Actually, it's a bit of a misnomer to call this the "final" cutdown. With a suddenly loaded waiver wire from 32 teams worth of cuts, plus practice squads to be formed, the cutdown to 53 is usually the start of another small series of roster moves per team. In addition, being cut on this day doesn't necessarily mean a player will not contribute to the team in the future, and potentially even in the very same season.

For instance, the Buccaneers cut rookie running back Clifton Smith during the reduction to 53 last year, and then signed him to the practice squad. By midseason, Smith was back on the active roster and by February he was in the Pro Bowl. Moore also stayed with the team on its practice squad and, after showing significant improvement during the 2009 offseason, has an excellent chance to make the 53 this year.

5. September 13: Cowboys vs. Buccaneers

Every opening day is important, though it would be a mistake to assume this game will set the tone for the entire season. The Super Bowl Champion Buccaneers of 2002 lost their season opener; the 2003 Bucs squad that would finish 7-9 dominated in its first game, 17-0, at Philadelphia.

It is your first chance to build team confidence, however, and that may be especially important for the Buccaneers under a new head coach. Internal expectations are high at One Buccaneer Place, even if most outside analysts will have to see it before believing, and Morris' squad is a young one. A strong start to the season would help the Bucs navigate a difficult first month that also includes matchups against the rest of the rugged NFC East.

And make no mistake: The presence of the Cowboys will draw more attention to Tampa on opening day. Dallas is not only the covered in great detail by the national media, but it has tended to come out of the gates strong in recent years. Over the past half-dozen seasons, Dallas is 14-5 in the month of September.

It would also be a boost to win at home in Week One, something the Bucs haven't had many opportunities to do in recent seasons. This will mark only the third time in the last 10 years that Tampa Bay has opened its campaign at Raymond James Stadium. This year, only two of the Bucs' first five games will be at home, meaning a loss in the opener would make it a tall task to hit Game Six against Carolina with a winning record.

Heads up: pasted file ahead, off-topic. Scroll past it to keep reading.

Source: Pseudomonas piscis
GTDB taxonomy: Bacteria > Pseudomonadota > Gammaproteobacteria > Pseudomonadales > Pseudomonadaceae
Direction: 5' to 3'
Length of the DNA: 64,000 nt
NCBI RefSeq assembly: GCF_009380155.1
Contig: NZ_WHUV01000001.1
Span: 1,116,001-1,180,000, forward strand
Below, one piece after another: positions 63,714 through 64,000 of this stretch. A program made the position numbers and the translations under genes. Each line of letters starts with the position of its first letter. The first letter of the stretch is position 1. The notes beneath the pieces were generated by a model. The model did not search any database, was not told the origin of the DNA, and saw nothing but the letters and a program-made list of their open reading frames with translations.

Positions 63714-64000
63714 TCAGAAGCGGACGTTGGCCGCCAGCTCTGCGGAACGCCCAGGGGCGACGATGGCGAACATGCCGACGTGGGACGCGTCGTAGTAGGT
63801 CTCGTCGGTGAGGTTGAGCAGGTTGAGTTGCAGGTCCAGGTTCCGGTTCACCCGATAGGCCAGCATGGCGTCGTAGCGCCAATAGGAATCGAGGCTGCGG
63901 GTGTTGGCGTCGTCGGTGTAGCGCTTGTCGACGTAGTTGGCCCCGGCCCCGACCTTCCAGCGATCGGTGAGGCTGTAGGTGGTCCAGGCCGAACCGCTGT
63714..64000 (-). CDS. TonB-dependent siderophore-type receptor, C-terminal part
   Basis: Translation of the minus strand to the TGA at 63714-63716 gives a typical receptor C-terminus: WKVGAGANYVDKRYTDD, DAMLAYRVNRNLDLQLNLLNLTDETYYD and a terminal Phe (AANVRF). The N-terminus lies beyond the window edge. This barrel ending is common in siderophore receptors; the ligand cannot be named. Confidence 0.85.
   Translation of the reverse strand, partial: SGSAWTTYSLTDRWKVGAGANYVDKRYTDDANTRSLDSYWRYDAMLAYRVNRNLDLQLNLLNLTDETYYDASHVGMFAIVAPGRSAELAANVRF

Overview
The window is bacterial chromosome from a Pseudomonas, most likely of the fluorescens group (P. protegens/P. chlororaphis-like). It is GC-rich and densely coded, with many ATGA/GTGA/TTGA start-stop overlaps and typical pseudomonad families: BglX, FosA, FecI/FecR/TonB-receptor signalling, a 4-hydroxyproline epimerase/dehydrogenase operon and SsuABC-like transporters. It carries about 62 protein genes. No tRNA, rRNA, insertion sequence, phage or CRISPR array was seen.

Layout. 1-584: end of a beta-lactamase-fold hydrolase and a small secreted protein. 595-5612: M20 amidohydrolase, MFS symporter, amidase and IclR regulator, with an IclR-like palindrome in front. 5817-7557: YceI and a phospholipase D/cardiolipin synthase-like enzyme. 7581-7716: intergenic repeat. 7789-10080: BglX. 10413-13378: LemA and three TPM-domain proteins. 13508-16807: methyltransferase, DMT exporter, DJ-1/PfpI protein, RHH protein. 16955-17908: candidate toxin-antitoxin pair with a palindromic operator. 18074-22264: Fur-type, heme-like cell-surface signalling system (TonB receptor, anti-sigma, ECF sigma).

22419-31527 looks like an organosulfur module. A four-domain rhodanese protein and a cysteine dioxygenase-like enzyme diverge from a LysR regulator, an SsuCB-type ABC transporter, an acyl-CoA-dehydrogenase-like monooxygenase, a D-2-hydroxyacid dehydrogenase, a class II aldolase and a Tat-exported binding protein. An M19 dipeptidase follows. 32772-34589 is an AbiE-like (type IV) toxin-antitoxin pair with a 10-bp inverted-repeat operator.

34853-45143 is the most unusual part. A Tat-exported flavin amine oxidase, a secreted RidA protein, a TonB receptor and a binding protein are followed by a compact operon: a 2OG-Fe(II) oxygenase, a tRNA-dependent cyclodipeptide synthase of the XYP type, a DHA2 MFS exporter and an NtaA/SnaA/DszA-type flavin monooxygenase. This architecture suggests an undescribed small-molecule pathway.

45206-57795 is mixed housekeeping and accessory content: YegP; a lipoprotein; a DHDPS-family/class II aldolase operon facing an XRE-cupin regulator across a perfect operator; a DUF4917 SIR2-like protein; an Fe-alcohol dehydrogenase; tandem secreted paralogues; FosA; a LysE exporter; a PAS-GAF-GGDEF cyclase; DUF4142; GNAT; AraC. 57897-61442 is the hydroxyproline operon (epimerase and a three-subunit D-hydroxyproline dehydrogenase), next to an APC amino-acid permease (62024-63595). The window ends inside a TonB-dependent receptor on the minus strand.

6. October 18: Panthers vs. Buccaneers

Speaking of that Carolina contest in Week Six, it could be a strong determinant of how the Buccaneers' season is going to go.

The Buccaneers won't play a single intradivision game in the NFC South before the Panthers come to town in mid-October. By that point they will have buzzed through the entire NFC East but won't have a good feel for how well they stack up against their own divisional competition.

This game may provide that answer. Carolina is the defending division champion and a team that always seems to engage the Buccaneers in intense, difficult battles. As with opening day, a win or a loss in Week Six is not going to determine the playoff race, but at this point seasons are starting to become more sharply defined. A win over Carolina, particularly if both teams start well, could be just the boost the Buccaneers need for the second half of the season.

7. October 20: NFL Trade Deadline

No, trades are not an enormous part of the NFL landscape, and the trade deadline itself isn't the landmark event in football that it is in the other major sports. It is difficult to integrate a new player into your offense or defense at midseason, and few teams are well out of the race by October 20 anyway.

But if any team has shown a willingness to use the trade option in recent years, it's the Buccaneers. That was evident even under new management when General Manager Mark Dominik engineered a trade in the spring for Pro Bowl tight end Kellen Winslow. The Bucs were even part of a deadline deal just two years ago when they acquired running back Michael Bennett from the Kansas City Chiefs in October of 2007.